Gastroenterology Meeting Highlights

ACG Annual Meeting 2009 Brief Reports

The American College of Gastroenterology held its Annual Scientific Meeting in San Diego from October 23 – 28, 2009 in San Diego.  Research reported during the meeting included how videorecordings of colonoscopy improved quality tests, the effectiveness of a drug that reduces constipation from opiate drugs, and support for guidelines that call for screening colonoscopy beginning at age 40 for people with a family history of colorectal cancer.

Videos Improve Colonoscopy Performance

When endoscopists knew that their colonoscopies were being recorded on video, their overall performance increased significantly.  They spent more time on each exam and average quality judged on a 1 to 5 scale improved from 2.9 to 3.8.

In a quality improvement program, experienced doctors were not told at first that their colonoscopies were being taped, but digital recordings were made of 8 to 10 tests.  After being told they would be recorded another 10 cases were taped. Both sets of “pre” and “post” awareness tapes were randomly shuffled, reviewed and scored by an expert endoscopist who didn’t know which gastroenterologist did the exam or whether the doctor was aware of not of being recorded.

In reporting the study at the ACG meeting, Douglas Rex, MD, FACG, from Indiana University, concluded,

Videorecording of colonoscopy dramatically changed process quality indicators of colonoscopist behavior toward longer examination time and better technique. Systematic videorecording of colonoscopy may support quality performance of colonoscopy.

ACG Abstract 11, Rex et al. Videorecording Impacts Colonoscopy Performance

Experimental Medicine Helps with Opiate-Induced Constipation

In a randomized, placebo-controlled clinical trial, NKTR-118 increased the number of spontaneous bowel movements in patients with constipation caused by opioid pain medicines.  In addition, the time before the first bowel movement was much shorter than with a placebo. Time before a bowel movement for 25 mg NKTR-118 was 6.6 hours compared to 48.6 hours for placebo and  and 2.9 hours for the 50 mg dose compared to 44.9 with placebo.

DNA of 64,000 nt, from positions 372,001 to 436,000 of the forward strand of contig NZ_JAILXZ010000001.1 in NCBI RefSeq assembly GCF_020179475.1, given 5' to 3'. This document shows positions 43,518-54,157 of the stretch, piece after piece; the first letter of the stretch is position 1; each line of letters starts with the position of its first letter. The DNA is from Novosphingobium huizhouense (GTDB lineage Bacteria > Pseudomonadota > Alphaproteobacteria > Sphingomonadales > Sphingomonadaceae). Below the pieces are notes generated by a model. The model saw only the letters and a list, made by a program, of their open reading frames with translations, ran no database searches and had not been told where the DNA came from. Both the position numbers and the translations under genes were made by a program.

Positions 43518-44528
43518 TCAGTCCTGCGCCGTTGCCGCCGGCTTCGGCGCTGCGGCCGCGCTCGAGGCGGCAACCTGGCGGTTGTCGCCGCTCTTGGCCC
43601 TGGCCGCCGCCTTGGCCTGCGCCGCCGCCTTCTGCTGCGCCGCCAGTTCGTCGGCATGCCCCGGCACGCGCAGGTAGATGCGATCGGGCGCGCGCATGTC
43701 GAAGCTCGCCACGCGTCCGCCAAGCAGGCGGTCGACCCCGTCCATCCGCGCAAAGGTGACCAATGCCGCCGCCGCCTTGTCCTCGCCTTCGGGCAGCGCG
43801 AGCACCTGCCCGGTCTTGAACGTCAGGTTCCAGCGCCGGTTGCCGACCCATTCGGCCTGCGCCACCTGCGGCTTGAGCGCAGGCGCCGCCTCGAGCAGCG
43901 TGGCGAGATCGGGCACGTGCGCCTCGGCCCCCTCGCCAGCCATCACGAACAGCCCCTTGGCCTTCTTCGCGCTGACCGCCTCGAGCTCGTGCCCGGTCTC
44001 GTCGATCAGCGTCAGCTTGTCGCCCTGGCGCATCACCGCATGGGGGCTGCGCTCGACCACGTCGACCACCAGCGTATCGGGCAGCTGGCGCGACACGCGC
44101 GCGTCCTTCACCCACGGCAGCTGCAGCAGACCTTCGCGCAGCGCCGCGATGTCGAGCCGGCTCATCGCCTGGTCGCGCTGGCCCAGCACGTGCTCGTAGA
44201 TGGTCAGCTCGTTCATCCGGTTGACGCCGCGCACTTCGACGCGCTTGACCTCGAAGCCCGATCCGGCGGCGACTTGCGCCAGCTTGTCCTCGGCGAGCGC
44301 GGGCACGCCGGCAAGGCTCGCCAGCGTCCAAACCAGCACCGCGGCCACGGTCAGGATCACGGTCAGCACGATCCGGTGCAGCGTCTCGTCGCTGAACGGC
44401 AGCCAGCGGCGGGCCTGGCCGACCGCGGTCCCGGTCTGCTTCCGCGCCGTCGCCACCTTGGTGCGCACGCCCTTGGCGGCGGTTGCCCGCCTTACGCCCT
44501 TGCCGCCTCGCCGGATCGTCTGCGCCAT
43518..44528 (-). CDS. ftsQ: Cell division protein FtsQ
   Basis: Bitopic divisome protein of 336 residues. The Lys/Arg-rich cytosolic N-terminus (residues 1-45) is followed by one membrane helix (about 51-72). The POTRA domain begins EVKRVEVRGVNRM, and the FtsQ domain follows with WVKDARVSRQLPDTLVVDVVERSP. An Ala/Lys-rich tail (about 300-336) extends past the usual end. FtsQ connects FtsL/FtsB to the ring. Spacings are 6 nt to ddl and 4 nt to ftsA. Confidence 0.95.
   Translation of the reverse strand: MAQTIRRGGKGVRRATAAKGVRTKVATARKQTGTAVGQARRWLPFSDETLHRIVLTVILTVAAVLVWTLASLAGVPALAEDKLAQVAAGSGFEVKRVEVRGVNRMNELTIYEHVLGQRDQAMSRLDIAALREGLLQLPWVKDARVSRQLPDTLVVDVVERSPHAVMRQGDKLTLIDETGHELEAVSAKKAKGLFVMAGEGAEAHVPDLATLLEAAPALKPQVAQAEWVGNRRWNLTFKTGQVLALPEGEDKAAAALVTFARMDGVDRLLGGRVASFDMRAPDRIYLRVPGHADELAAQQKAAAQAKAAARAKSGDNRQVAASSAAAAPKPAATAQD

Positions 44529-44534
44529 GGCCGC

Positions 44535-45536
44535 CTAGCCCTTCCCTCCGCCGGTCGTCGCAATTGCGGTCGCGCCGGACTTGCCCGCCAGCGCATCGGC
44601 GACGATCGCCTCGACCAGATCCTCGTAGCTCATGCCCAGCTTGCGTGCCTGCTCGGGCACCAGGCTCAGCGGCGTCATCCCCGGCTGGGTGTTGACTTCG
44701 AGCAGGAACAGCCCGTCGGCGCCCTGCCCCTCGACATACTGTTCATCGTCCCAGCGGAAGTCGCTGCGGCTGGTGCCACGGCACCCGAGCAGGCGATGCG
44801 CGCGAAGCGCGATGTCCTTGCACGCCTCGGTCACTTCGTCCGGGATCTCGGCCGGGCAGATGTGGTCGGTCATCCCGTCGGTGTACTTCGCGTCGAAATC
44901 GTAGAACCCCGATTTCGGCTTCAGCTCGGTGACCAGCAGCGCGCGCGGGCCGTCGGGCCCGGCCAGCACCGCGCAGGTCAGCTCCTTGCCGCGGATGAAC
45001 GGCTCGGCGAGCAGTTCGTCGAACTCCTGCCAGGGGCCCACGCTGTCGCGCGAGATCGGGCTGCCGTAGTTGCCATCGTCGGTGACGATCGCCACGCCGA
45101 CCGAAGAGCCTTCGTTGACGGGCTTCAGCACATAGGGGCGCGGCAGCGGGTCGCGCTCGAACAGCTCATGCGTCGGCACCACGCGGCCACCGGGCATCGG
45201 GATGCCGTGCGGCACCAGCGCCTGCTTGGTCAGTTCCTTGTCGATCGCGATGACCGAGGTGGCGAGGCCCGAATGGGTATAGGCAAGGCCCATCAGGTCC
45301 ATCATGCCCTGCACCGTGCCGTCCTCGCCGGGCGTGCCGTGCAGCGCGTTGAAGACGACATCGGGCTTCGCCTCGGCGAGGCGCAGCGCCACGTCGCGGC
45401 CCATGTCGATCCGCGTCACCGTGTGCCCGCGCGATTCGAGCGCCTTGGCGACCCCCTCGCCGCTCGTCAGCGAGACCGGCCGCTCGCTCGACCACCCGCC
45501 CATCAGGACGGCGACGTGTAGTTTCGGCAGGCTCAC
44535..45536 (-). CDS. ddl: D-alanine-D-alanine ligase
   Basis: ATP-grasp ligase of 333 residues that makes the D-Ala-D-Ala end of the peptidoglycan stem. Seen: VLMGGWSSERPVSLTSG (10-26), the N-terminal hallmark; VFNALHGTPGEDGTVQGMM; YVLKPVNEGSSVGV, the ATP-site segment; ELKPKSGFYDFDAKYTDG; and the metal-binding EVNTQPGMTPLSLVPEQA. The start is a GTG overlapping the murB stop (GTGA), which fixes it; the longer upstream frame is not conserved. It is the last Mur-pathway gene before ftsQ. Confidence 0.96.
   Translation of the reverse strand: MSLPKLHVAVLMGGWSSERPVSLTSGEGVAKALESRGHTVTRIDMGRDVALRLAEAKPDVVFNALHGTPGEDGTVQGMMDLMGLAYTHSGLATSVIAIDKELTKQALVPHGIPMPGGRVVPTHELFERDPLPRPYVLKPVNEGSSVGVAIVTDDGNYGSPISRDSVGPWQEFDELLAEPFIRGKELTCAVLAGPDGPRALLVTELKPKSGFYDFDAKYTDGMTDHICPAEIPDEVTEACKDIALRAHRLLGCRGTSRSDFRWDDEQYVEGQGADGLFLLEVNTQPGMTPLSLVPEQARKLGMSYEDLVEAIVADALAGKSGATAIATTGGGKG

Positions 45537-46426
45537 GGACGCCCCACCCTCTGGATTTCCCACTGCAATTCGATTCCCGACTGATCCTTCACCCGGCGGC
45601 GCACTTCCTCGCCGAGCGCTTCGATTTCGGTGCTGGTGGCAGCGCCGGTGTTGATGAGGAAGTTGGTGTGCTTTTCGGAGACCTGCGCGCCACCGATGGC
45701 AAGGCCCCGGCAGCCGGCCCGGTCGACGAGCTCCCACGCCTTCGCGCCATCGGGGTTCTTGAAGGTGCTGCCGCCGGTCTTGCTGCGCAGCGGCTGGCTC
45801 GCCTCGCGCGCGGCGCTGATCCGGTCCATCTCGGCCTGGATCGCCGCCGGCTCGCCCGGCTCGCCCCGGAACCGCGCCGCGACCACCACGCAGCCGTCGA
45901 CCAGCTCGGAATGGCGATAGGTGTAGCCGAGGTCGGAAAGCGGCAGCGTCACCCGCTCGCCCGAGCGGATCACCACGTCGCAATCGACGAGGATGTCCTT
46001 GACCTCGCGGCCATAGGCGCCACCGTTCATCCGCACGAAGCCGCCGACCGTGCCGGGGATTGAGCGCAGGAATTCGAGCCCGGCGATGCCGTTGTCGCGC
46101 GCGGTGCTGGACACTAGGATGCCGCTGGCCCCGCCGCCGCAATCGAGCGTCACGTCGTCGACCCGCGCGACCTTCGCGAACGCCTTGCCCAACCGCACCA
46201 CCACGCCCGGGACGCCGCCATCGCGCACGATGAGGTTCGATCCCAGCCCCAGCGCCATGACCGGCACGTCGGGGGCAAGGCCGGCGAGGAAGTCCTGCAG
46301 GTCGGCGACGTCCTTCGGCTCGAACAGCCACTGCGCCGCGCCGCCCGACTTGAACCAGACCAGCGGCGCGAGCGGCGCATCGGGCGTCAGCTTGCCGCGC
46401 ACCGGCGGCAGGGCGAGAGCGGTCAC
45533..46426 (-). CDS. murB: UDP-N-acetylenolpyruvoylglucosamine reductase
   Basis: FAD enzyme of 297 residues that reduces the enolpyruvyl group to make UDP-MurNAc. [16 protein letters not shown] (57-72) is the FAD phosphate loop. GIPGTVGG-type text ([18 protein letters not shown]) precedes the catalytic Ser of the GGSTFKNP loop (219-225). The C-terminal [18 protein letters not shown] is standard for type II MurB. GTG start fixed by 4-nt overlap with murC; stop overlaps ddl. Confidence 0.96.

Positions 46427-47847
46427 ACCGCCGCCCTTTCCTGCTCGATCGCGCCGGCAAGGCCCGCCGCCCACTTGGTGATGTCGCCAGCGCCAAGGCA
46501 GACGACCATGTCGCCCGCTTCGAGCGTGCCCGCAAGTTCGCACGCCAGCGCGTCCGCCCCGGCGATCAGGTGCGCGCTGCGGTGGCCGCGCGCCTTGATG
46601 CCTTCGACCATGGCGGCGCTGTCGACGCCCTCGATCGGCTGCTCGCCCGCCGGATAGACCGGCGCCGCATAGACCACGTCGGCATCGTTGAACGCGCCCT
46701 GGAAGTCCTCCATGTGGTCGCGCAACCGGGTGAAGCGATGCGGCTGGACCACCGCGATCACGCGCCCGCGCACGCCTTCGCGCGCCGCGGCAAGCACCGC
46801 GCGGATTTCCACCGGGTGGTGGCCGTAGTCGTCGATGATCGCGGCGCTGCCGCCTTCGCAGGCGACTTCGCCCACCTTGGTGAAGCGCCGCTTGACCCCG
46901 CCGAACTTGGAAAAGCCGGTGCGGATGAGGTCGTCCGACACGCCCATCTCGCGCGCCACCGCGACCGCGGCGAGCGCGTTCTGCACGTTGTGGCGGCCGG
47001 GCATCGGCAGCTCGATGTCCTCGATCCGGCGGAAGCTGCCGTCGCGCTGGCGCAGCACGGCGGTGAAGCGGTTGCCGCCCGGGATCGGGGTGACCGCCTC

NKTR-118 blocks opioid receptors in the gut but does not affect receptors in the central nervous system where opiates work to reduce pain.  There were no opiate withdrawal symptoms or lack of pain relief at any point during NKTR use.

Lynn Webster, MD and colleagues concluded,

In conclusion, the results of this study show that oral NKTR-118 is an effective and safe therapy to normalize GI function in patients with opiate-induced constipation without reversing analgesia.

ACG Abstract 26: Webster et al., Efficacy, Safety and Pharmacokinetics of Oral NKTR-118 in Patients with Opioid-Induced Constipation

Screening Finds Polyps in People from 40 to 49 with a Family History of Colon Cancer

Current ACG guidelines call for screening people with a first-degree relative (parents, brothers, sisters) with colorectal cancer to have screening colonoscopies beginning at age 40.  Doctors at the University of Michigan  reviewed colonoscopies done only for screening in their patients from 40 to 49 who had a first-degree relative with colorectal cancer.  They found adenomatous polyps in 1 in 5, and advanced adenomas in 4 out of 100.

There was no significant difference in either polyps or advanced adenomas depending on whether the relative had been diagnosed with colorectal cancer before or after the age of 60.  However, diabetes did have a significant impact on finding polyps.

Dr. Akshay Gupta and team concluded,

Based upon 21.7% prevalence of adenomas and 3.6% prevalence of advanced adenomas, our data supports current guideline recommendations to begin screening colonoscopy at age 40 among individuals with a family history of colorectal cancer.

ACG Abstract 16A: Gupta et al, Prevalence and Risk Factors for Adenomas in 40-49 Year Old Individuals with a Family History of Colon Cancer

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